Prior to Python 3.4 the __del__ methods *were never called in case the object was a part of a cycle*. In other words, the cyclic garbage collector refused to finalize and deallocate objects with __del__ method defined. *This is no longer the case*, thanks to [PEP-442]( In other words, the custom finalizer will be called even if an object is a part of a cycle. It's a very welcome change, BTW, which makes __del__ methods much safer to use than in the past.

4. One important use case for object finalization is releasing resources - graphical contexts (GDK/Cairo), external event loops, loaded libraries, mutexes, child processes, threads, sockets, files and so on. Many built-in objects provide a finalizer, either as a __del__ method or (equivalently) C function stored in tp_finalize field of the PyTypeObject struct (tp_del prior to 3.4).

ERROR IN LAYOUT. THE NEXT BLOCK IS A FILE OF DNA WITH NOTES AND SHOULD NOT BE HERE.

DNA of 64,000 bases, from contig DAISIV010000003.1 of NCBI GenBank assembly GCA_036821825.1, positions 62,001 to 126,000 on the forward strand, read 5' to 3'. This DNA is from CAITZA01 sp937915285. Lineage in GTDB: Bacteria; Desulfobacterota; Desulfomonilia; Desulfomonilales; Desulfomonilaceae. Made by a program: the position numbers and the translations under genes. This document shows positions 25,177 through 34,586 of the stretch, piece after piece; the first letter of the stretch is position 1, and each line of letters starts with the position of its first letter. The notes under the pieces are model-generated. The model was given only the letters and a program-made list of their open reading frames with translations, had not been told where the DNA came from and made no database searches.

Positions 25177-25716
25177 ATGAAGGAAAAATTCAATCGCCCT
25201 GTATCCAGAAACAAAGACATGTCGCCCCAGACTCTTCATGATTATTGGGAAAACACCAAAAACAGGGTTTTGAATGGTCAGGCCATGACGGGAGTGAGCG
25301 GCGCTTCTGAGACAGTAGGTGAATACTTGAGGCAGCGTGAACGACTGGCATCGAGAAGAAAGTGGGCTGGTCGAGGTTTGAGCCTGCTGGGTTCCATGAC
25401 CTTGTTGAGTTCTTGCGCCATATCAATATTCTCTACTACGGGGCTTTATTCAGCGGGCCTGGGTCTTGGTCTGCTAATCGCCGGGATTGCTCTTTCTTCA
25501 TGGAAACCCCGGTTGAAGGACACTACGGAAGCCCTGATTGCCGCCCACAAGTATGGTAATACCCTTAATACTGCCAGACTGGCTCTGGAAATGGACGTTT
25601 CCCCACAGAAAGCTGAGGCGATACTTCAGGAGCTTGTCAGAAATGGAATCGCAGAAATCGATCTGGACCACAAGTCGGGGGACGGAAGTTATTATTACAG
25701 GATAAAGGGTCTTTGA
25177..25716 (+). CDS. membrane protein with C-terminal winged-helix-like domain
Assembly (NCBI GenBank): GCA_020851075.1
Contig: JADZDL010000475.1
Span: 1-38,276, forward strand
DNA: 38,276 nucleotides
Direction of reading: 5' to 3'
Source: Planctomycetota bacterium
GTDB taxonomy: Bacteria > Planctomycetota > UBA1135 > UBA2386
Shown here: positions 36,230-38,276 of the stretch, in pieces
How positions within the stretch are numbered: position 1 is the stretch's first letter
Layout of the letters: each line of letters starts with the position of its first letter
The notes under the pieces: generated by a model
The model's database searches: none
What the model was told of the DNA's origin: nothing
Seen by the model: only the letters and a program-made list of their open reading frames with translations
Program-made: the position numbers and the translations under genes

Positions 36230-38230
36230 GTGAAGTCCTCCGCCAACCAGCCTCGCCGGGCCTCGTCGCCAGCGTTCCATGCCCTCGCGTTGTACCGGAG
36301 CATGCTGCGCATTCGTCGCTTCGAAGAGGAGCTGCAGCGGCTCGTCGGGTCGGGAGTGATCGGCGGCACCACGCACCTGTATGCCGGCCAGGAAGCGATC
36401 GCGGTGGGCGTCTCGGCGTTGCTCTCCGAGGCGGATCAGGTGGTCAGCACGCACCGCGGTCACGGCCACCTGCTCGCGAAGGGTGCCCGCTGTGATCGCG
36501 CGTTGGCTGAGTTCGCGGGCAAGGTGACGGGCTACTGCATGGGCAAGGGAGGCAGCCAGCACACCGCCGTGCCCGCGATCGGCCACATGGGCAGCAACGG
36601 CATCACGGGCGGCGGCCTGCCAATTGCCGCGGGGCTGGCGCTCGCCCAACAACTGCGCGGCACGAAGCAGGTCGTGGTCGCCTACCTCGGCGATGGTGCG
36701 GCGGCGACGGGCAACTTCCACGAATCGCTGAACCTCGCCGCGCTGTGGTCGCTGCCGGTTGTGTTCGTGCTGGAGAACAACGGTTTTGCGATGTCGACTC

5. *Important note*: exceptions raised in finalizers are not propagated, and are silently swallowed. This is because there is no guarantee that, at the point in time the finalizer is called, a context where the exception should be raised still exists; an object cycle created inside a function call may get collected after the call already finished, for example.

6. The garbage collection is guaranteed to happen just before the interpreter state is deleted, which always happens before the python process exits. Thus, since 3.4 at least, it's safe to assume the finalizers, including custom ones, *will* be run at some point.